Here’s a basic breakdown of the issues I’m following (including links to my most recent work on each):

  • The UM System presidential search: curators have met in closed session twice in the past two weeks, once in Kansas City and again St. Louis. Both meetings were held behind closed doors, and the curators will meet in executive session again Thursday night via teleconference. UM spokeswoman Jennifer Hollingshead confirmed curators met with candidates in St. Louis and that the search committee hopes to have a small group of finalists in the next few weeks.
  • Performance funding: MU Faculty Council will again discuss performance funding models and their implications for MU at Thursday’s meeting. Council members have been critical of a proposed performance-based funding model and it seems Nikki Krawitz hopes to quell their fears and talk about the specifics of the plan before making her presentation of the model at the fall semester general faculty meeting Nov. 16.
  • Retirement plan and academic freedom: these two get lumped together because they’re two developing issues that have had some serious chatter. The Board of Curators recently approved a new retirement plan, but there’s still lots of work to be done and I hope to stay on top of it as I become an advanced reporter this spring. The proposed academic freedom policy is a hotly debated issue and MU’s Faculty Council butted heads on whether it goes too far or not far enough — and the debate is far from over.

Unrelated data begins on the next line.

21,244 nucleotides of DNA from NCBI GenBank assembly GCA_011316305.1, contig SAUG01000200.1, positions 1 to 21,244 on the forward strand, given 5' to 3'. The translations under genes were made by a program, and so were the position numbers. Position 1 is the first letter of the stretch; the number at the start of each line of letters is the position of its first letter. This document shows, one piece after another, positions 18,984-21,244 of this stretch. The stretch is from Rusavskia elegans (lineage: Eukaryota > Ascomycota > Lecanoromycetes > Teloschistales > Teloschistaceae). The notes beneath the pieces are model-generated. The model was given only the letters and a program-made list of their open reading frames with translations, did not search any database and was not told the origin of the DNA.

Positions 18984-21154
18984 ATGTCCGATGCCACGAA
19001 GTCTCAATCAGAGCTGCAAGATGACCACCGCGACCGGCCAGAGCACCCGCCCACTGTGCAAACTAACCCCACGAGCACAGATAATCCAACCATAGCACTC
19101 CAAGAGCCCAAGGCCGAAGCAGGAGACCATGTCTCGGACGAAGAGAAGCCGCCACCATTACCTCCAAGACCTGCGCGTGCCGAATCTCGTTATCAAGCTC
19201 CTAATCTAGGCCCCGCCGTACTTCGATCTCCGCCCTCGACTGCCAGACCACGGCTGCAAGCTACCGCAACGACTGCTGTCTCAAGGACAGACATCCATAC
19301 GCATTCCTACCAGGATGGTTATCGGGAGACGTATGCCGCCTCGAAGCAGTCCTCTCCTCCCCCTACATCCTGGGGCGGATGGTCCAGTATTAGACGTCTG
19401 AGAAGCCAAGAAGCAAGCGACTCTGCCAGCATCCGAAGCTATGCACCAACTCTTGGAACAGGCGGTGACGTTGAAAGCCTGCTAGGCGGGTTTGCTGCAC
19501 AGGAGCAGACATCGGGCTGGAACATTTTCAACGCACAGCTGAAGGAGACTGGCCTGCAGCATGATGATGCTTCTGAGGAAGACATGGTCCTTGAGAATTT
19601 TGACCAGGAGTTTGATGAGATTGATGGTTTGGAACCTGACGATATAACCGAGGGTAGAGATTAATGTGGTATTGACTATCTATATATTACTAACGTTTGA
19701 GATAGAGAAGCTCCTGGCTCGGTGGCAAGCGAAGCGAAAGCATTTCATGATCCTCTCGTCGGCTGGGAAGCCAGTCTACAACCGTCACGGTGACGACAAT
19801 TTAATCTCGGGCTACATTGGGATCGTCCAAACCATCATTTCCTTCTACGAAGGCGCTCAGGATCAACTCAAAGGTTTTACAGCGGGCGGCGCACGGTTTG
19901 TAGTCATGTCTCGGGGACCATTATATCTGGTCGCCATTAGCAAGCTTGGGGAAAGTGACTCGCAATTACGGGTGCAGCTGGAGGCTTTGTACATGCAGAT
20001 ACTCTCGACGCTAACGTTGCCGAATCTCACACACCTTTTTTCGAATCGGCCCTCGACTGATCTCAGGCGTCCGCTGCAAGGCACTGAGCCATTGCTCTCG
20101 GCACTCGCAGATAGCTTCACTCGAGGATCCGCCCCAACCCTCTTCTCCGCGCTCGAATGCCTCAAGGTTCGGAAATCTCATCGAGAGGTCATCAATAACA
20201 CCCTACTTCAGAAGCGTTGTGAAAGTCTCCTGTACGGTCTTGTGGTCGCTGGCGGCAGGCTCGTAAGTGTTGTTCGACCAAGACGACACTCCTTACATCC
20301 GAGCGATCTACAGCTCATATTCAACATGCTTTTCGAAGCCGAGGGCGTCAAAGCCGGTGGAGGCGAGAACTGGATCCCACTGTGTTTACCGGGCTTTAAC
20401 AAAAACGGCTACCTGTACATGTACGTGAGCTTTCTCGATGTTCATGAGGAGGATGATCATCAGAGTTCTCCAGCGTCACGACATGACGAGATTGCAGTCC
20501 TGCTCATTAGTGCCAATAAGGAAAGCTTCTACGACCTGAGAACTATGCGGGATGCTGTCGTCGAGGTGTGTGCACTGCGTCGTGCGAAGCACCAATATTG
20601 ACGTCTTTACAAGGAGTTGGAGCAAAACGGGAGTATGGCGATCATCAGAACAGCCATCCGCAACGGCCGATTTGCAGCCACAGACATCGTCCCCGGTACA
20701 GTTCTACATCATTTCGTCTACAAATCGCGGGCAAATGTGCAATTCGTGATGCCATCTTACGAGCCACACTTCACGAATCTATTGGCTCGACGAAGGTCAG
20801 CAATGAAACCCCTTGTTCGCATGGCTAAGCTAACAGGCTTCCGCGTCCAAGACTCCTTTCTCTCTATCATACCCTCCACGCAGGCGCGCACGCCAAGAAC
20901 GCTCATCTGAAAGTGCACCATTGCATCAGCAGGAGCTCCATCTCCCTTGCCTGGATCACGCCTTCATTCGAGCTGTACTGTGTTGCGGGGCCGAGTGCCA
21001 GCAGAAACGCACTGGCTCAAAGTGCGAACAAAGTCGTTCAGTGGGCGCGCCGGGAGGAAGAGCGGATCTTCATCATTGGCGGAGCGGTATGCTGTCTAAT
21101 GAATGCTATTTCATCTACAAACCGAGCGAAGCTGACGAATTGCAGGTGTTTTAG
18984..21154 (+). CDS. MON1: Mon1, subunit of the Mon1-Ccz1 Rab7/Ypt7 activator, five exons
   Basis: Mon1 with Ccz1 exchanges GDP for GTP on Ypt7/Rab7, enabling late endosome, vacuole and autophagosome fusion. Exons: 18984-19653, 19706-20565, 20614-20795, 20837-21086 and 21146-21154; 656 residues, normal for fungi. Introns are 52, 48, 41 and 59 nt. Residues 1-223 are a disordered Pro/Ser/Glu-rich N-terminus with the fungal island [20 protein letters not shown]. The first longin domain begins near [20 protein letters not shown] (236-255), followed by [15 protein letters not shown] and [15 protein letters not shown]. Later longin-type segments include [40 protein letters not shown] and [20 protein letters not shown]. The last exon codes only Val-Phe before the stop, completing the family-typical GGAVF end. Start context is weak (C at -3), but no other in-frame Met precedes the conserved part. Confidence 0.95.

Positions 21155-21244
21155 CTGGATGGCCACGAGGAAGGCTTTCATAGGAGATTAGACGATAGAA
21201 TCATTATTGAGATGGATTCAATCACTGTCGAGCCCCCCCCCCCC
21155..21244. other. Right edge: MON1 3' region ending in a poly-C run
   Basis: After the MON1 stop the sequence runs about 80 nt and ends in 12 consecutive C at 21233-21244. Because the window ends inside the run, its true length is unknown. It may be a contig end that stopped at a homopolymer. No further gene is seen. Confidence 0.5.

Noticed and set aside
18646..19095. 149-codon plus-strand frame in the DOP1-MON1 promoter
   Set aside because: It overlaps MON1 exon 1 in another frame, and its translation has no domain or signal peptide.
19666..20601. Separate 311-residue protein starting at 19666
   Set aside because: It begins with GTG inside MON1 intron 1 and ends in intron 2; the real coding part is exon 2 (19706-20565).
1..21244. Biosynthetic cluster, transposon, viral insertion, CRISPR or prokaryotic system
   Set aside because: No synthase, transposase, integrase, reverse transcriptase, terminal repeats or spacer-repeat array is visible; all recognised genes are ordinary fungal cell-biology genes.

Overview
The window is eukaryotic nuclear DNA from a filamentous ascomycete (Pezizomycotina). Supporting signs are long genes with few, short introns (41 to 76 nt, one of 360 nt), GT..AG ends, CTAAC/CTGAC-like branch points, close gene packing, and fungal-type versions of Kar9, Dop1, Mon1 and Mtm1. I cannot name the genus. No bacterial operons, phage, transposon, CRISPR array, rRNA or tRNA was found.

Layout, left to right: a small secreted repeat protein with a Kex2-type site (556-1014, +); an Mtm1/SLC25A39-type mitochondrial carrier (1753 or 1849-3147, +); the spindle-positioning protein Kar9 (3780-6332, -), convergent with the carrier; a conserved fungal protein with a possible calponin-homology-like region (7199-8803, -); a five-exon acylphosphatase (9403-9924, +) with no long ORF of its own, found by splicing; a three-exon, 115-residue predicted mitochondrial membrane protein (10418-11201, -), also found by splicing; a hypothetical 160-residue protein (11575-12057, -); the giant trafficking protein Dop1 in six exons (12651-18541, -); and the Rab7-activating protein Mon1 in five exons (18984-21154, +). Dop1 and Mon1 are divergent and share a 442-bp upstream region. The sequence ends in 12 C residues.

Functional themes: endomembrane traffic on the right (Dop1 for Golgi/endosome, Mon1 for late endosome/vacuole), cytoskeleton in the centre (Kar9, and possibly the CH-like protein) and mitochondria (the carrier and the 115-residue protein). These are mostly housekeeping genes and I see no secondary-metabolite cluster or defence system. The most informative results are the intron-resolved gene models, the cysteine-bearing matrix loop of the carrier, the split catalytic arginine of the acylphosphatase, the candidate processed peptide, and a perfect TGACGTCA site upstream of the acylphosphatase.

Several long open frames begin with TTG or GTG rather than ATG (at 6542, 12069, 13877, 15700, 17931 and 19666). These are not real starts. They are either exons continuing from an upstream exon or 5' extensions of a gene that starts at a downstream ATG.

• SEC and academics: this is a good story I have up my sleeve, but is still in its infancy. I won’t talk about the details here, but with the help of Jacqui Banaszynski, I think I’ve got a strong footing to get this story rolling to quickly follow up on the *almost-certainly* pending MU/SEC announcement.

As things continue to develop I’ll try to keep things updated on the blog. As I receive information, I do my best to make it available on my personal Twitter, @zach_murdock, (and it will often make the @CoMissourian Twitter feed too) so follow along on Twitter for the latest news and highlights.